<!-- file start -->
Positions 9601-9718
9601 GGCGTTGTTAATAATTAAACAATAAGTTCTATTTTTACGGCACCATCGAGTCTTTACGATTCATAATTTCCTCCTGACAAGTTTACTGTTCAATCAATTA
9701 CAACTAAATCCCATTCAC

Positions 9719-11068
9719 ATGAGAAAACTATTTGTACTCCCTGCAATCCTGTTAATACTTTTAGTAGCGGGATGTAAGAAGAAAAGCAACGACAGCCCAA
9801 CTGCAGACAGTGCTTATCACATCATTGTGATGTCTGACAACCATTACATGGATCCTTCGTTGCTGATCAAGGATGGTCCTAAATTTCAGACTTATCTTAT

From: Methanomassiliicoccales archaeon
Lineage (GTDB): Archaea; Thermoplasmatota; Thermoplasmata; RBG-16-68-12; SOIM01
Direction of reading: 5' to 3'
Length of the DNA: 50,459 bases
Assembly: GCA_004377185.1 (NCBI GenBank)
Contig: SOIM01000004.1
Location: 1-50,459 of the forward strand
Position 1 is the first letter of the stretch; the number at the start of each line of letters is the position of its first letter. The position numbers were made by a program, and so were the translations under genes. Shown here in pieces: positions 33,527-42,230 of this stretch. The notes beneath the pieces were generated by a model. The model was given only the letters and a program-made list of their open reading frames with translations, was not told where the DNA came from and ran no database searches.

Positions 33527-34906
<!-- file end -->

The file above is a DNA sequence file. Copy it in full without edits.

Positions 9601-9718
9601 GGCGTTGTTAATAATTAAACAATAAGTTCTATTTTTACGGCACCATCGAGTCTTTACGATTCATAATTTCCTCCTGACAAGTTTACTGTTCAATCAATTA
9701 CAACTAAATCCCATTCAC

Positions 9719-11068
9719 ATGAGAAAACTATTTGTACTCCCTGCAATCCTGTTAATACTTTTAGTAGCGGGATGTAAGAAGAAAAGCAACGACAGCCCAA
9801 CTGCAGACAGTGCTTATCACATCATTGTGATGTCTGACAACCATTACATGGATCCTTCGTTGCTGATCAAGGATGGTCCTAAATTTCAGACTTATCTTAT

From: Methanomassiliicoccales archaeon
Lineage (GTDB): Archaea; Thermoplasmatota; Thermoplasmata; RBG-16-68-12; SOIM01
Direction of reading: 5' to 3'
Length of the DNA: 50,459 bases
Assembly: GCA_004377185.1 (NCBI GenBank)
Contig: SOIM01000004.1
Location: 1-50,459 of the forward strand
Position 1 is the first letter of the stretch; the number at the start of each line of letters is the position of its first letter. The position numbers were made by a program, and so were the translations under genes. Shown here in pieces: positions 33,527-42,230 of this stretch. The notes beneath the pieces were generated by a model. The model was given only the letters and a program-made list of their open reading frames with translations, was not told where the DNA came from and ran no database searches.

Positions 33527-34906